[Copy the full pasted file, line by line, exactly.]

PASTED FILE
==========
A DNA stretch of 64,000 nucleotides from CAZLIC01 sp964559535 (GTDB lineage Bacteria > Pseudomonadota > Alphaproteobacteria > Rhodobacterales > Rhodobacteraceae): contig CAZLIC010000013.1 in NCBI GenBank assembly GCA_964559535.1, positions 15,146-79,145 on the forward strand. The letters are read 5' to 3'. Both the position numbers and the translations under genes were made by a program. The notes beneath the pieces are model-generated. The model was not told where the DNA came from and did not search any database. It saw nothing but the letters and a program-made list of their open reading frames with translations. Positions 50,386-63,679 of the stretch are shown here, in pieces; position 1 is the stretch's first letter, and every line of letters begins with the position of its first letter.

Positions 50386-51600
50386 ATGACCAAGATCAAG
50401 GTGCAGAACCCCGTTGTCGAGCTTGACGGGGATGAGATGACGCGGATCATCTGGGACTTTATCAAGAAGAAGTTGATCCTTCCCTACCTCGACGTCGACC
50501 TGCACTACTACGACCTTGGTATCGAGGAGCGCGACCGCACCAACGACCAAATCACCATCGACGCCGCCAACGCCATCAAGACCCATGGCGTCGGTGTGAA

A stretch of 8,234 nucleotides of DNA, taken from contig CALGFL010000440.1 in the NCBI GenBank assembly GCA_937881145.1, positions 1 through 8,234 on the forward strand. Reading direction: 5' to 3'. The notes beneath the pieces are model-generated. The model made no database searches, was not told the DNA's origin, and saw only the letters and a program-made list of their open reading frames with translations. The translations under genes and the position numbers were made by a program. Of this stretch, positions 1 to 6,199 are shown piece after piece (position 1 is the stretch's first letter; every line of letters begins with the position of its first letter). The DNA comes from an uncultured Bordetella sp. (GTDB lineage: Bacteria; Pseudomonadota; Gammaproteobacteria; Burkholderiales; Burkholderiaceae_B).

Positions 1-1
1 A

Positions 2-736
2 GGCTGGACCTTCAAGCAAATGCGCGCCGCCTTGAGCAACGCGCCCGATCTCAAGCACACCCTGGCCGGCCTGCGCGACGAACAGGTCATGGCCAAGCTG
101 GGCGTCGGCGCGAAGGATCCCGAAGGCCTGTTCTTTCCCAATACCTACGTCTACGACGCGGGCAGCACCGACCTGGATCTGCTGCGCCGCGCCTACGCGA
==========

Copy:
A DNA stretch of 64,000 nucleotides from CAZLIC01 sp964559535 (GTDB lineage Bacteria > Pseudomonadota > Alphaproteobacteria > Rhodobacterales > Rhodobacteraceae): contig CAZLIC010000013.1 in NCBI GenBank assembly GCA_964559535.1, positions 15,146-79,145 on the forward strand. The letters are read 5' to 3'. Both the position numbers and the translations under genes were made by a program. The notes beneath the pieces are model-generated. The model was not told where the DNA came from and did not search any database. It saw nothing but the letters and a program-made list of their open reading frames with translations. Positions 50,386-63,679 of the stretch are shown here, in pieces; position 1 is the stretch's first letter, and every line of letters begins with the position of its first letter.

Positions 50386-51600
50386 ATGACCAAGATCAAG
50401 GTGCAGAACCCCGTTGTCGAGCTTGACGGGGATGAGATGACGCGGATCATCTGGGACTTTATCAAGAAGAAGTTGATCCTTCCCTACCTCGACGTCGACC
50501 TGCACTACTACGACCTTGGTATCGAGGAGCGCGACCGCACCAACGACCAAATCACCATCGACGCCGCCAACGCCATCAAGACCCATGGCGTCGGTGTGAA

A stretch of 8,234 nucleotides of DNA, taken from contig CALGFL010000440.1 in the NCBI GenBank assembly GCA_937881145.1, positions 1 through 8,234 on the forward strand. Reading direction: 5' to 3'. The notes beneath the pieces are model-generated. The model made no database searches, was not told the DNA's origin, and saw only the letters and a program-made list of their open reading frames with translations. The translations under genes and the position numbers were made by a program. Of this stretch, positions 1 to 6,199 are shown piece after piece (position 1 is the stretch's first letter; every line of letters begins with the position of its first letter). The DNA comes from an uncultured Bordetella sp. (GTDB lineage: Bacteria; Pseudomonadota; Gammaproteobacteria; Burkholderiales; Burkholderiaceae_B).

Positions 1-1
1 A

Positions 2-736
2 GGCTGGACCTTCAAGCAAATGCGCGCCGCCTTGAGCAACGCGCCCGATCTCAAGCACACCCTGGCCGGCCTGCGCGACGAACAGGTCATGGCCAAGCTG
101 GGCGTCGGCGCGAAGGATCCCGAAGGCCTGTTCTTTCCCAATACCTACGTCTACGACGCGGGCAGCACCGACCTGGATCTGCTGCGCCGCGCCTACGCGA